**BRIEF DESCRIPTION OF THE DRAWINGS**

**[0005]**Other advantages of the present invention will be readily appreciated as the same becomes better understood by reference to the following detailed description when considered in connection with the accompanying drawings wherein:

**[0006]**FIG. 1 is schematic of the signal conditioning circuit of the present invention.

**[0007]**FIG. 2a is a graph showing the timing of the second tier multiplexer relative to one period of a sample AC input signal.

**[0008]**FIG. 2b is a graph showing the timing of the second tier multiplexer relative to one period of a sample AC gain compensation signal.

**[0009]**FIG. 3 is a graph of a sample conversion.

**[0010]**FIG. 4 is a flowchart of the operation of the AC signal conditioner.

**[0011]**FIG. 4a is a flowchart similar to that of FIG. 4, with the addition of the digital filter.

**[0012]**FIG. 4b illustrates one example two-pole digital filter.

**[0013]**FIG. 4c graphically illustrates time domain response with filtering.

**[0014]**FIG. 4d illustrates a frequency response comparison for the AC conditioner both with and without a digital filter.

**[0015]**FIG. 4e illustrates the sin and cos multiplier tables.

**[0016]**FIG. 4f illustrates the frequency response of a frequency-shifted filter.

**[0017]**FIG. 4g illustrates the frequency response produced by averaging by 8 or 16 data samples.

**[0018]**FIG. 5 is a schematic of a logic circuit for the EUC conversion for a resolver.

**DETAILED DESCRIPTION**

**[0019]**A signal conditioner 10 for a plurality of input signals from a plurality of sensors 12, 14, 16 is shown in FIG. 1. The sensors may include sensors generating alternating current (AC) input signals, such as LVDTs 12, resolvers 14 and other sensors 16 as shown, such as proximity sensors, etc. Baseband (DC) signal generating sensors could also be used with the multiplexed system such as thermocouples (TC's) and resistance temperature devices (RTD's).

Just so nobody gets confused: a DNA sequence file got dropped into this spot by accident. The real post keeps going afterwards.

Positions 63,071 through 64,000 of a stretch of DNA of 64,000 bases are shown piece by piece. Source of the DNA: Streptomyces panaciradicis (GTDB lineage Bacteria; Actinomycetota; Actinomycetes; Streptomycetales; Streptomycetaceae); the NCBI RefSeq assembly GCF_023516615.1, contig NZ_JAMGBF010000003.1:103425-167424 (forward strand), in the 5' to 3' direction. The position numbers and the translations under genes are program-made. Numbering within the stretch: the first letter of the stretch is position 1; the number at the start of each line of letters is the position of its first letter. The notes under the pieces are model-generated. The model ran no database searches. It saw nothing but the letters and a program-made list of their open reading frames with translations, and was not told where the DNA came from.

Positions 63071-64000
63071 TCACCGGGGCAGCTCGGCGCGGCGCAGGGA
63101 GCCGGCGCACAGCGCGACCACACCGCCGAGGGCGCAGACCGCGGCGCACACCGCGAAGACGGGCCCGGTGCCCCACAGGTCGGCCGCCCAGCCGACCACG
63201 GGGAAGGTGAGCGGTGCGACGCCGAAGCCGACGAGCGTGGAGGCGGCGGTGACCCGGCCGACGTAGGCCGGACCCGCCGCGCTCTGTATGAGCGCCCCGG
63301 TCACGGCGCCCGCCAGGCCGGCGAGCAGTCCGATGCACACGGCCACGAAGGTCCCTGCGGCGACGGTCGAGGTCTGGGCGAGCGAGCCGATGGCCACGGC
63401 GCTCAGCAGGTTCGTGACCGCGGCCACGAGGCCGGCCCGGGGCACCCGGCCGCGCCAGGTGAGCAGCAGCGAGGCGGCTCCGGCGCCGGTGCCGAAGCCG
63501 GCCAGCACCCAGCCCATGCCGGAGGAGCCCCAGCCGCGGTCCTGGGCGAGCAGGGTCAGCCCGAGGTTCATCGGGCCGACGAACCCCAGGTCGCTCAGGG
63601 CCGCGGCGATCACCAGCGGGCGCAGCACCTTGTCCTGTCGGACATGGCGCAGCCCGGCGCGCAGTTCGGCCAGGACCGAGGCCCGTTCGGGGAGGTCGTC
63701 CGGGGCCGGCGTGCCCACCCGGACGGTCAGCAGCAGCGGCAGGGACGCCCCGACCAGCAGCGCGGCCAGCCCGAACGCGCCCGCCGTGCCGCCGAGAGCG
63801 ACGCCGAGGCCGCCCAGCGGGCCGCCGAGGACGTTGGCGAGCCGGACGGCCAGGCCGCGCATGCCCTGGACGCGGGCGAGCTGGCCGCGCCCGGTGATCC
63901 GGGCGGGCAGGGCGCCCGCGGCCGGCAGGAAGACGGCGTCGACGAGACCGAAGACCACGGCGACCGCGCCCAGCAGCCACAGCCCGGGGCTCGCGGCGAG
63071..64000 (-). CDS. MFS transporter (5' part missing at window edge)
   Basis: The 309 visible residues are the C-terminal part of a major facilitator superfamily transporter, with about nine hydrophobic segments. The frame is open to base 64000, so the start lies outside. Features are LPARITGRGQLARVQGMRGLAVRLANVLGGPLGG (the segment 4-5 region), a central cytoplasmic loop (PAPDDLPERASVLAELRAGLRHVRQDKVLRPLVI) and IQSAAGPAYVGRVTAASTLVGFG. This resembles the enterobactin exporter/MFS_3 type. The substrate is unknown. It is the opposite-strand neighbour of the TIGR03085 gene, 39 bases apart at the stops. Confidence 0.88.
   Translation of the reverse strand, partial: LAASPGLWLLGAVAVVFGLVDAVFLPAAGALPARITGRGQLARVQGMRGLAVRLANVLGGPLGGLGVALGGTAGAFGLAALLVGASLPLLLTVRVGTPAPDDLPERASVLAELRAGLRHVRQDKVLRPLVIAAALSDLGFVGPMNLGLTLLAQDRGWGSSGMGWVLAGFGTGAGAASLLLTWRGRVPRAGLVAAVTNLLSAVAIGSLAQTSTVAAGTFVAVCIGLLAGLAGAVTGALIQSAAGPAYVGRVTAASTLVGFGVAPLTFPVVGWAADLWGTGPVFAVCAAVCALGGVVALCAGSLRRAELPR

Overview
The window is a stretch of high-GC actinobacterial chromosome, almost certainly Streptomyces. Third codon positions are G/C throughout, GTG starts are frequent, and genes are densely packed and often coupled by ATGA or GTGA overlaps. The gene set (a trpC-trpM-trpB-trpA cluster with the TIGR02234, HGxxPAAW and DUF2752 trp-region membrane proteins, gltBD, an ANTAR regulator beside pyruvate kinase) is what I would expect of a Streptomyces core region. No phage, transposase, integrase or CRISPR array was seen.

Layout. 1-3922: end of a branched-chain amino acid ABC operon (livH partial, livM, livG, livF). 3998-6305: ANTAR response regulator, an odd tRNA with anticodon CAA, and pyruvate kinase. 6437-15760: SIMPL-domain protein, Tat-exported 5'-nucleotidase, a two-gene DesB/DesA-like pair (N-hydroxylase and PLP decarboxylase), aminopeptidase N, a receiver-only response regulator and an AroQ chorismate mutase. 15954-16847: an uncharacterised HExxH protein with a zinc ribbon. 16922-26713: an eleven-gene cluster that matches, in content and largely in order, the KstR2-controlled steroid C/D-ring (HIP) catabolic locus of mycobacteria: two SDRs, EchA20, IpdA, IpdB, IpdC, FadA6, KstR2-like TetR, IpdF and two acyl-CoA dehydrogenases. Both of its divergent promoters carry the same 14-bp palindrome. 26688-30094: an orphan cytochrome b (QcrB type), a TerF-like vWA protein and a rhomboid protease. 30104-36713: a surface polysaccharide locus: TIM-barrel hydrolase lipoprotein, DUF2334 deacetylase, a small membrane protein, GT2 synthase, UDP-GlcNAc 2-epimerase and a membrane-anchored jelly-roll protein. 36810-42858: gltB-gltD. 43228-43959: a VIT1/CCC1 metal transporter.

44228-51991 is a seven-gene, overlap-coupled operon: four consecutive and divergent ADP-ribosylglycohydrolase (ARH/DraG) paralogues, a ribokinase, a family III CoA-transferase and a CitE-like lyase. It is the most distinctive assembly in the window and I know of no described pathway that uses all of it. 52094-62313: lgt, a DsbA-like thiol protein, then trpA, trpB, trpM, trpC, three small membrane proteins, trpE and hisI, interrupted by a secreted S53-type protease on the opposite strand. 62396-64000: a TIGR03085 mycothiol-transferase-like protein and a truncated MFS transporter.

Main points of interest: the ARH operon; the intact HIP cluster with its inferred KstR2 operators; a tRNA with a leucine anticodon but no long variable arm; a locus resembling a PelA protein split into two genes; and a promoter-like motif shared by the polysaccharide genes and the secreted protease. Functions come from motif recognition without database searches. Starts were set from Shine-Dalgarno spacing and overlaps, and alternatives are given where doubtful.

**[0020]**A plurality of first tier multiplexers 20a-e each group a plurality of input signals into a shared antialiasing filter 22a-e. The plurality of input signals for any given first tier multiplexer 20a-e is preferably sufficiently similar such that a single antialiasing filter 22a-e can be used. For multiple AC input signals from a single sensor, for example five-wire LVDTs 12 (E1 and E2) and resolvers 14 (A sine β and A cosine β windings), signals from the same sensor are fed through separate first tier multiplexers 20a, 20b and antialiasing filters 22a, 22b, respectively. This is done so that the signals E1 and E2 or A sine β ("sin") and A cosine β ("cos") can be sampled nearly simultaneously to eliminate any error introduced by a time skew when the LDVTs 12 or resolvers 14 positions' are changing. Sampling E1 and E2 (or resolver signals) nearly simultaneously promotes concurrent settling of multiplexers 20a and 20b and antialiasing filters 22a and 22b and a digital filter (if used) since the LVDT 12 (or resolver 14 signals) E1 and E2 signals are nearly in phase. The concurrent settling of the two E1 and E2 (or resolver 14 signals) paths optimizes the overall settling time and improves conversion throughput. The effect of sampling E1 and E2 (or resolver 14 signals) within the same timeframe is also beneficial for periodic amplitude variation or noise that is present on both E1 and E2 especially if introduced as a result of the LVDT 12 (or resolver 14) AC excitation source.

**[0021]**To correct for any error introduced by the use of separate multiplexers 20a, 20b and filters 22a, 22b, a common AC gain signal (AC_GAIN 1 and AC_GAIN 2) is used to "gain compensate" each signal path. The AC gain signals are driven from LVDT 12 or resolver 14 AC excitation.